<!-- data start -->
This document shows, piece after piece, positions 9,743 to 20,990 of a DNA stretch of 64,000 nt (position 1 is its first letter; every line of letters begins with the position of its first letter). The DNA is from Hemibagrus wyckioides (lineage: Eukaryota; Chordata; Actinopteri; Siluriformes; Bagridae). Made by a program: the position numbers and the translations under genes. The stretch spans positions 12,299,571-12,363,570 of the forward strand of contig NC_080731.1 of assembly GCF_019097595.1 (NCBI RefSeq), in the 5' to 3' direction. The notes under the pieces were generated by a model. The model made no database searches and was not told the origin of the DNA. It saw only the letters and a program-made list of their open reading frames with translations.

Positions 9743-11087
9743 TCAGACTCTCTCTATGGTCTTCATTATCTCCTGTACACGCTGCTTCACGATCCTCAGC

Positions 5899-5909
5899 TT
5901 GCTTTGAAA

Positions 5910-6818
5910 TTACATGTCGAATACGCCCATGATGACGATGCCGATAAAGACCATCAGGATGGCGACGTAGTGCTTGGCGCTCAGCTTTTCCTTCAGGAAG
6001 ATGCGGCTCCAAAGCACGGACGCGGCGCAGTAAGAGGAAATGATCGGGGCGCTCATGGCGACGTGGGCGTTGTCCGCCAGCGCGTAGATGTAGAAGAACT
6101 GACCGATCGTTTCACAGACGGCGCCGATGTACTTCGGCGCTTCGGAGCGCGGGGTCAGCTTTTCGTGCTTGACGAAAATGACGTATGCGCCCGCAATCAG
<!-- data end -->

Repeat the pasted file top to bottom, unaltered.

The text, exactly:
This document shows, piece after piece, positions 9,743 to 20,990 of a DNA stretch of 64,000 nt (position 1 is its first letter; every line of letters begins with the position of its first letter). The DNA is from Hemibagrus wyckioides (lineage: Eukaryota; Chordata; Actinopteri; Siluriformes; Bagridae). Made by a program: the position numbers and the translations under genes. The stretch spans positions 12,299,571-12,363,570 of the forward strand of contig NC_080731.1 of assembly GCF_019097595.1 (NCBI RefSeq), in the 5' to 3' direction. The notes under the pieces were generated by a model. The model made no database searches and was not told the origin of the DNA. It saw only the letters and a program-made list of their open reading frames with translations.

Positions 9743-11087
9743 TCAGACTCTCTCTATGGTCTTCATTATCTCCTGTACACGCTGCTTCACGATCCTCAGC

Positions 5899-5909
5899 TT
5901 GCTTTGAAA

Positions 5910-6818
5910 TTACATGTCGAATACGCCCATGATGACGATGCCGATAAAGACCATCAGGATGGCGACGTAGTGCTTGGCGCTCAGCTTTTCCTTCAGGAAG
6001 ATGCGGCTCCAAAGCACGGACGCGGCGCAGTAAGAGGAAATGATCGGGGCGCTCATGGCGACGTGGGCGTTGTCCGCCAGCGCGTAGATGTAGAAGAACT
6101 GACCGATCGTTTCACAGACGGCGCCGATGTACTTCGGCGCTTCGGAGCGCGGGGTCAGCTTTTCGTGCTTGACGAAAATGACGTATGCGCCCGCAATCAG